28. Paulus DJ, Vanwoerden S, Norton PJ, Sharp C. From neuroticism to anxiety: Examining unique contributions of three transdiagnostic vulnerability factors. Personality and Individual Differences 94: 38-43, 2016.

29. Ware Jr JE, Sherbourne CD. The MOS 36- item short-form health survey (SF-36): I. Conceptual framework and item selection. Medical Care 30: 473-483, 1992.

30. Montazeri A, Goshtasebi A, Vahdaninia M, Gandek B. The Short Form Health Survey (SF-36): translation and validation study of the Iranian version. Qual Life Res 14: 875-882, 2005.

31. Nazari F, Shahreza MS, Shaygannejad V, Valiani M. Comparing the effects of reflexology and relaxation on fatigue in women with multiple sclerosis. Iran J Nurs Midwifery Res 20: 200, 2015.

32. Eysenck HJ. Manual of the Eysenck personality scales (EPS Adult), 1991.

33. Alexopoulos DS, Kalaitzidis I. Psychometric properties of eysenck personality questionnaire-revised (EPQ-R) short scale in greece. Personal Individ Diff 37: 1205-1220, 2004.

34. Hayes SC, Pistorello J, Levin ME. Acceptance and commitment therapy as a unified model of behavior change. The Counseling Psychologist 40: 976-1002, 2012.

35. Palladino CL, Ange B, Richardson DS et al. Measuring psychological flexibility in medical students and residents: a psychometric analysis. Med Educ Online 18: 20932, 2013.

36. Gloster AT, Klotsche J, Chaker S, Hummel KV, Hoyer J. Assessing psychological flexibility: What does it add above and beyond existing constructs? Psychol Assess 23: 970-982, 2011.

37. Abasi E, Fti L, Molodi R, Zarabi H. Psychometric properties of Persian Version of Acceptance and Action Questionnaire-II. Scientific Journal Management System 2: 65-80, 2013.

38. Trompetter HR, Ten Klooster PM, Schreurs KM et al. Measuring values and committed action with the Engaged Living Scale (ELS): Psychometric evaluation in a nonclinical sample and a chronic pain sample. Psychol Assess 25: 1235-1246, 2013.

39. Neuser NJ. Examining the factors of mindfulness: a confirmatory factor analysis of the five facet mindfulness questionnaire. School of Professional Psychology Thesis 128, 2010. Accessed at http://commons.pacificu.edu/spp/128

40. Park T, Reilly-Spong M, Gross CR. Mindfulness: a systematic review of instruments to measure an emergent patient-reported outcome (PRO). Qual Life Res 22: 2639-2659, 2013.

41. Gillanders DT, Bolderston H, Bond FW et al. The development and initial validation of the Cognitive Fusion Questionnaire. Behav Ther 45: 83-101, 2014.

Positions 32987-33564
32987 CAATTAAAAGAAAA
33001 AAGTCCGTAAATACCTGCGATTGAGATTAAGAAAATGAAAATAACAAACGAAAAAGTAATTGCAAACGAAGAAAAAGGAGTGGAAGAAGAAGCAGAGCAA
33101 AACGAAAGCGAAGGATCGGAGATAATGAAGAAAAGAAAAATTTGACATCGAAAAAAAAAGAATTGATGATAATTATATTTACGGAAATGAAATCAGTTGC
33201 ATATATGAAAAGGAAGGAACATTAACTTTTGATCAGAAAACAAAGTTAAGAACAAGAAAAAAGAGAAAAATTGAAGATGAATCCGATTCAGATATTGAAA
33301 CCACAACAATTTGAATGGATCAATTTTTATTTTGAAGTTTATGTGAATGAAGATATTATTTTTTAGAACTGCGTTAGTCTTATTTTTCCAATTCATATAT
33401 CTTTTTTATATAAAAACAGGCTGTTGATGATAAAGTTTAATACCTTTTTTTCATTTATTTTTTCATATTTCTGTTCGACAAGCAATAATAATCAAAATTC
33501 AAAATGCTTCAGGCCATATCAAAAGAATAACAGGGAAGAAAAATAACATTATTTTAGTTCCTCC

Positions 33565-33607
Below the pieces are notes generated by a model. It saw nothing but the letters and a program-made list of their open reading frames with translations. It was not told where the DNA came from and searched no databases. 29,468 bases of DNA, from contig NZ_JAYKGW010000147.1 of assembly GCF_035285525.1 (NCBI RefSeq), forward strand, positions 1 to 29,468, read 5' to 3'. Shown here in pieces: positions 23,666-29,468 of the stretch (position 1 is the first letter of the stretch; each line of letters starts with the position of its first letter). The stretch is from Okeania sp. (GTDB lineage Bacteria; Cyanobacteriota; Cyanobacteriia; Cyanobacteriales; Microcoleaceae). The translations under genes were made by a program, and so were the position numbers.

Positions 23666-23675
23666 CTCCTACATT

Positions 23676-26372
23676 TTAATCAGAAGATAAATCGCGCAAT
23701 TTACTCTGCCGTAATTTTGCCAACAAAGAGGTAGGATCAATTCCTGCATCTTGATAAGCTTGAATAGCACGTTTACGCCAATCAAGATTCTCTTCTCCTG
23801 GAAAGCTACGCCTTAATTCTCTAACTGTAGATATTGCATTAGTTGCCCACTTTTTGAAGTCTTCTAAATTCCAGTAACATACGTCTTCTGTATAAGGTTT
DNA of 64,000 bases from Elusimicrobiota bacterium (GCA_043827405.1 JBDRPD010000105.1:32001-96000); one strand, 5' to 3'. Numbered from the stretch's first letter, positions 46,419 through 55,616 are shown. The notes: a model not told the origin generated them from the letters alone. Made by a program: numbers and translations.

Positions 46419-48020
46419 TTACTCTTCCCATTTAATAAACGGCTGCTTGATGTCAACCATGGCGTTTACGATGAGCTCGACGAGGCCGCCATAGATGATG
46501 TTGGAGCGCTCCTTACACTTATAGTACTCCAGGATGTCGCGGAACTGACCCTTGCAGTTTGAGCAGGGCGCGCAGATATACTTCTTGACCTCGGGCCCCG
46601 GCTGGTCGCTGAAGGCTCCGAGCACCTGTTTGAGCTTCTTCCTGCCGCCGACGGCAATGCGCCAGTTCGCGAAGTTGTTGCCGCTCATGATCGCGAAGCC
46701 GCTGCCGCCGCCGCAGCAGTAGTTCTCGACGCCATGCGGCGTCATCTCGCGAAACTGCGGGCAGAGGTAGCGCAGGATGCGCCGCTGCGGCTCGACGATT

42. Hooper D, Coughlan J, Mullen M. Structural equation modelling: Guidelines for determining model fit. The Electronic Journal of Business Research Methods 6: 53-60, 2008.

43. Kiani J, Habibi Z, Tajziehchi A, Moghimbeigi A, Dehghan A, Azizkhani H. Association between serum uric acid level and diabetic peripheral neuropathy (A case control study). Caspian J Intern Med 5: 17-21, 2014.

44. Kiani J, Moghimbeigi A, Azizkhani H, Kosarifard S. The prevalence and associated risk factors of peripheral diabetic neuropathy in Hamedan, Iran. Arch Iran Med 16: 17-19, 2013.

45. Lahey BB. Public health significance of neuroticism. Am Psychol 64: 241-256, 2009.

46. Valero S, Sáez-Francàs N, Calvo N et al. The role of neuroticism, perfectionism and depression in CF syndrome. A structural equation modeling approach. Compr Psychiatry 54: 1061-1067, 2013.

47. Calderwood C. The role of trait neuroticism in predicting subjective fatigue states (MSc dissertation, Georgia Institute of Technology), 2009. Accessed at: https://smartech.gatech.edu/bitstream/handle/1853/31728/calderwood_charles_c_200912_mast.pdf;sequence=1

48. Nooyens AC, Baan CA, Spijkerman AM, Verschuren WM. Type 2 diabetes and cognitive decline in middle-aged men and women the Doetinchem Cohort Study. Diabetes Care 33: 1964-1969, 2010.

49. Long DM, Hayes SC. Acceptance, mindfulness, and cognitive reappraisal as longitudinal predictors of depression and QOLin educators. Journal of Contextual Behavioral Science 3: 38-44,2014.

50. Moghimbeigi A, Eshraghian MR, Mohammad K et al. Determinants number of cigarette smoked with Iranian adolescents: A multilevel zero inflated Poisson regression model. Iran J Publ Health 38: 91-96, 2009.

51. Hosseini S, Moghimbeigi A, Roshanaei G, Momeniarbat F. Evaluation of Drug Abuse Relapse Event Rate Over Time in Frailty Model. Osong Public Health Res Perspect 5: 92-95, 2014 .

52. Sáez-Francàs N, Valero S, Calvo N et al. Chronic fatigue syndrome and personality: A case-control study using the alternative five factor model. Psychiatry Res 216: 373-378, 2014.

53. Winger A, Kvarstein G, Wyller VB et al. Health related quality of life in adolescents with chronic fatigue syndrome: a cross-sectional study. Health Qual Life Outcomes 13: 1, 2015.

54. Kahleova H, Hrachovinova T, Hill M, Pelikanova T. Vegetarian diet in type 2 diabetes- improvement in quality of life, mood and eating behaviour. Diabet Med 30: 127-129, 2013.

55. Ciarrochi J, Bilich L, Godsell C. Psychological flexibility as a mechanism of change in acceptance and commitment therapy. In: Assessing mindfulness and acceptance processes in clients: Illuminating the theory and practice of change. Baer R (Ed) New Harbinger Publications, pp. 51-75, 2010.

56. Mohammadfam I, Moghimbeigi A. Evaluation of injuries among a manufacturing industry staff in Iran. J Res Health Sci 9: 7-12, 2009.

57. Karimi N, Moghimbeigi A, Motamedzade M, Roshanaei G. Evaluation of related risk factors in number of musculoskeletal disorders among carpet weavers in Iran. Saf Health Work 7: 322-325, 2016.

Romanian Journal of Diabetes Nutrition and Metabolic Diseases

The Journal of Romanian Society of Diabetes Nutrition and Metabolic Diseases

Journal Information


CiteScore 2018: 0.19

SCImago Journal Rank (SJR) 2018: 0.128
Source Normalized Impact per Paper (SNIP) 2018: 0.229

Metrics

All Time Past Year Past 30 Days
Abstract Views 0 0 0
Full Text Views 489 353 27
PDF Downloads 420 360 33